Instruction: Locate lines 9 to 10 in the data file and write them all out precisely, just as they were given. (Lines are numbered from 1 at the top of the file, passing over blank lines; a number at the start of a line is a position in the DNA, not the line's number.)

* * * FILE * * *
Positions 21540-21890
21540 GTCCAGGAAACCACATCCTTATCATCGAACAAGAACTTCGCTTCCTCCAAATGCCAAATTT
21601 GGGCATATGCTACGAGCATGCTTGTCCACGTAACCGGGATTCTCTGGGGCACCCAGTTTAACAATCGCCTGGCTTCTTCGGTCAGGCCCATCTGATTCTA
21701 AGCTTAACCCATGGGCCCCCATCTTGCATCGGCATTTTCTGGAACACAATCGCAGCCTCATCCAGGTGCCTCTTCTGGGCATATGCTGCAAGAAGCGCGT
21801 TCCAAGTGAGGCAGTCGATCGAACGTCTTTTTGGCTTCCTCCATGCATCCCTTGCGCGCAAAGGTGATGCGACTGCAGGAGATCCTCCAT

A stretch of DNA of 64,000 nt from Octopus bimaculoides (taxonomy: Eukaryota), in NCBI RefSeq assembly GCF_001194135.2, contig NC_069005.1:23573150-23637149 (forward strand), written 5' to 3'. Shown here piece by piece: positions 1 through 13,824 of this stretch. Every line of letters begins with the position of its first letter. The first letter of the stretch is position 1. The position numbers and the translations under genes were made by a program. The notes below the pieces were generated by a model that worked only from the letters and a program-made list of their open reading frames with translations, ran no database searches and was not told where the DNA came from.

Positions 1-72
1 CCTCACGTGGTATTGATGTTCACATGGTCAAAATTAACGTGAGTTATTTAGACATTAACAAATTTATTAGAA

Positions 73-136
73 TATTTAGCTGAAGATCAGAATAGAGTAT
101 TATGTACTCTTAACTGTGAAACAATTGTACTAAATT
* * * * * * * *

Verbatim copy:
Positions 73-136
73 TATTTAGCTGAAGATCAGAATAGAGTAT